There are affiliate links in here. I get a small commission if you purchase through them at no extra cost to you.
They’ve pretty much all been between Wisconsin, Florida, and Utah with varying routes. We like to make stops along the way and have visited lots of national parks and monuments and state parks this way.
And I know there is a lot you could visit on a Wisconsin to Utah road trip but I’ve decided to just pick one rough route that we tend to do the most. I have it starting in Eau Claire, Wisconsin and ending in Moab, Utah.
It will take you through Minnesota, South Dakota, part of Wyoming, and Colorado. But I don’t have any stops in Minnesota included in this, I’m saving it all until South Dakota.
I’ve been to almost all of these places, except like, three or four. Wyoming also only has one stop because it’s practically in South Dakota. So basically this is a South Dakota and Colorado road trip.
I’m not including stops in Utah (except Moab, the destination) or Wisconsin because they’re the start and end points and I’m assuming you live in Wisconsin or Minnesota and are just leaving from home. I’m also assuming you’re doing this in the summer, but have included a few winter suggestions, too.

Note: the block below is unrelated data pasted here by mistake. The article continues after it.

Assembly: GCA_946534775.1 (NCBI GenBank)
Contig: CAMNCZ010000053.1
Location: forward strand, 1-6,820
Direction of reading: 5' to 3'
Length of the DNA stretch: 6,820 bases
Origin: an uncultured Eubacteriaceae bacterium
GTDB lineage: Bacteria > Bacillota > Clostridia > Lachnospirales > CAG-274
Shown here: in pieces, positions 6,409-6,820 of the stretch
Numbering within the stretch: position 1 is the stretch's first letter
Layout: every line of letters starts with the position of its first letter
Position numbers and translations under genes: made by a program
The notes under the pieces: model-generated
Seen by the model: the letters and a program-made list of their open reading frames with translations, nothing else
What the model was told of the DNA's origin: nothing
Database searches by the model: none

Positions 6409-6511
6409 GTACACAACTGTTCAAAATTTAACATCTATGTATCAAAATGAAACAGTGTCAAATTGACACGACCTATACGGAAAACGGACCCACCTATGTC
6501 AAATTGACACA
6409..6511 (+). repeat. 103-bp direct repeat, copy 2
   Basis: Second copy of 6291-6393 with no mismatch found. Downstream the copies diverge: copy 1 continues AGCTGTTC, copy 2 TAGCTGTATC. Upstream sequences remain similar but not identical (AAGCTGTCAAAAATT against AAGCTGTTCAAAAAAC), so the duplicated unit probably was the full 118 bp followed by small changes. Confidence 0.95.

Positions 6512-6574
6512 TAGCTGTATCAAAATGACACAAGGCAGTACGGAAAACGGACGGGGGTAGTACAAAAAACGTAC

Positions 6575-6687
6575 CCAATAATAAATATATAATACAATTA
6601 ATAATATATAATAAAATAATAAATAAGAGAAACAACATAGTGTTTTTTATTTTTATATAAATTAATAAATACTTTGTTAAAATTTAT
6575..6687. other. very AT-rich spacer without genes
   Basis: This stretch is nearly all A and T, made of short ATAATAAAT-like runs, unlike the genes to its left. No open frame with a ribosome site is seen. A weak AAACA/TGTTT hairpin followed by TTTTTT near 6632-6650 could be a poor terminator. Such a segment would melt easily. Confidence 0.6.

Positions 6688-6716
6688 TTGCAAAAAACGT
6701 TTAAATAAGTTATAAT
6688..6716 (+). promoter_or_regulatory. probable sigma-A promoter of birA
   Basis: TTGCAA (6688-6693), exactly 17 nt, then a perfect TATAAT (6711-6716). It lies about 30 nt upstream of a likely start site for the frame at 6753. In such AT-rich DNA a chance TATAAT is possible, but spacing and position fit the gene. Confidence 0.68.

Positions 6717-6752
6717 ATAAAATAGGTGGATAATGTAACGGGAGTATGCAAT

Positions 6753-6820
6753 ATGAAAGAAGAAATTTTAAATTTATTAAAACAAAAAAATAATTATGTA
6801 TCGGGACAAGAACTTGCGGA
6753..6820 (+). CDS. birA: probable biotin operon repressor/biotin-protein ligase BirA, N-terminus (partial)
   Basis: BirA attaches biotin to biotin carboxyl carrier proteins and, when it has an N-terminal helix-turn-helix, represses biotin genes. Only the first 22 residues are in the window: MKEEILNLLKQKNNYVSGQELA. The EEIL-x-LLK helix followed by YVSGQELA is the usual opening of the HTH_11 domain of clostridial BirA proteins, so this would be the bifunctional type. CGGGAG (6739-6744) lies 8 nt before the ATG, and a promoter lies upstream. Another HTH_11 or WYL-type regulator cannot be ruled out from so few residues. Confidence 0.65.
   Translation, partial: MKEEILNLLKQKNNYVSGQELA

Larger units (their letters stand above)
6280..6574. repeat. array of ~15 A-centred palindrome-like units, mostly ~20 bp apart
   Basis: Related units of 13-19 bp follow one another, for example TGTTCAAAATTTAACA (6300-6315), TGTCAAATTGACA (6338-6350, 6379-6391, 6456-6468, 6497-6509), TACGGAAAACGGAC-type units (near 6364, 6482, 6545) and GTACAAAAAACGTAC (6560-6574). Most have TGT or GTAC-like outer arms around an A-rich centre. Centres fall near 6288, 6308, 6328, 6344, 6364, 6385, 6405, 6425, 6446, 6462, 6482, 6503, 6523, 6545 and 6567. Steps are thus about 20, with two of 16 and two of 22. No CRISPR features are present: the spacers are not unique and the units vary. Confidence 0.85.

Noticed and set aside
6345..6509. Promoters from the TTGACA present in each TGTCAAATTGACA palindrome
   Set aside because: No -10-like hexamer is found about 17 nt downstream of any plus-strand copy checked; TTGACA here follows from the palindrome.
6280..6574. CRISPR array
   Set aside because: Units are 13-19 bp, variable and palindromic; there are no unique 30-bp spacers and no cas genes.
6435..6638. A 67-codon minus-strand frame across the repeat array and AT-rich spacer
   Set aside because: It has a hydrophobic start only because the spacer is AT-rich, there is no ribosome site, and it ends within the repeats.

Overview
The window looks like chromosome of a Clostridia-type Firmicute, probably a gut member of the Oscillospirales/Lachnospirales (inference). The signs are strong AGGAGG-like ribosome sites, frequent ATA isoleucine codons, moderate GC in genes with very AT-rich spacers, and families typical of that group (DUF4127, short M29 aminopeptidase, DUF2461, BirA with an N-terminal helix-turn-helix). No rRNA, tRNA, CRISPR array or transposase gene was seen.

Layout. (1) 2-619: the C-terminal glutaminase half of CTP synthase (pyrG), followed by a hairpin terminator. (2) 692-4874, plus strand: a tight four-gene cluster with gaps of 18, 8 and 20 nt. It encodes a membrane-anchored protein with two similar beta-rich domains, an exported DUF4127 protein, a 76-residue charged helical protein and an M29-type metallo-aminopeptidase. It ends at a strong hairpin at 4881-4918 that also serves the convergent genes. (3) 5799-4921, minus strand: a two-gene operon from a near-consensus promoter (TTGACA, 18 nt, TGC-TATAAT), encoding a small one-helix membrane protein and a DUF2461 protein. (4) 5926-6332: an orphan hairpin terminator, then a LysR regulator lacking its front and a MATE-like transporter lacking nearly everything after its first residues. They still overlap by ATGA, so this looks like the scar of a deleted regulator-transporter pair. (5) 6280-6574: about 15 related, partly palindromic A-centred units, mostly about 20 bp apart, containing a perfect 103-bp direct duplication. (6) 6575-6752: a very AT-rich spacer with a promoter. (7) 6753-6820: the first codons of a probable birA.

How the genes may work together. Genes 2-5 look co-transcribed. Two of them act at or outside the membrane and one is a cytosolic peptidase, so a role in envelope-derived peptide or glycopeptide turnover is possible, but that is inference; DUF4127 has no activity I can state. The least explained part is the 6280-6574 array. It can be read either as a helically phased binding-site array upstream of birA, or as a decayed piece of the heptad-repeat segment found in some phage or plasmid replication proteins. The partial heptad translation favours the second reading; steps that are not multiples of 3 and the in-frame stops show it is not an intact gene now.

Also, this would work from Minnesota or even Iowa or Nebraska you just may need to go north a little if you want to do the South Dakota part of this trip. If you’re more interested in the Utah part of this, you can see some of the best places to go in Utah here.
I also just want to say, I haven’t stayed at all of these hotels (I have stayed at some of them) but they’re all hotels I would stay at in the future. Some are budget friendly, others are more of a splurge.
Wisconsin to Utah road trip map
- Eau Claire
- The Corn Palace
- Badlands National Park
- Devils Tower National Monument
- Wind Cave National Park
- Rocky Mountain National Park
- Stanley Hotel
- Mesa Verde National Park
- Great Sand Dunes National Park
- Black Canyon of the Gunnison National Park
- Colorado National Monument
- Garden of the Gods
- Pikes Peak
- Grand Junction
- Custer State Park
National Park Pass + Other National Park Deals
- If you’re planning on visiting multiple parks (3 or more) on this trip or within the year, I would highly recommend getting a national park pass. It’s $80 but will pay for itself in about three trips to parks. It’s so worth it and I buy one every year! They’re also great for gifts for the park lovers in your life.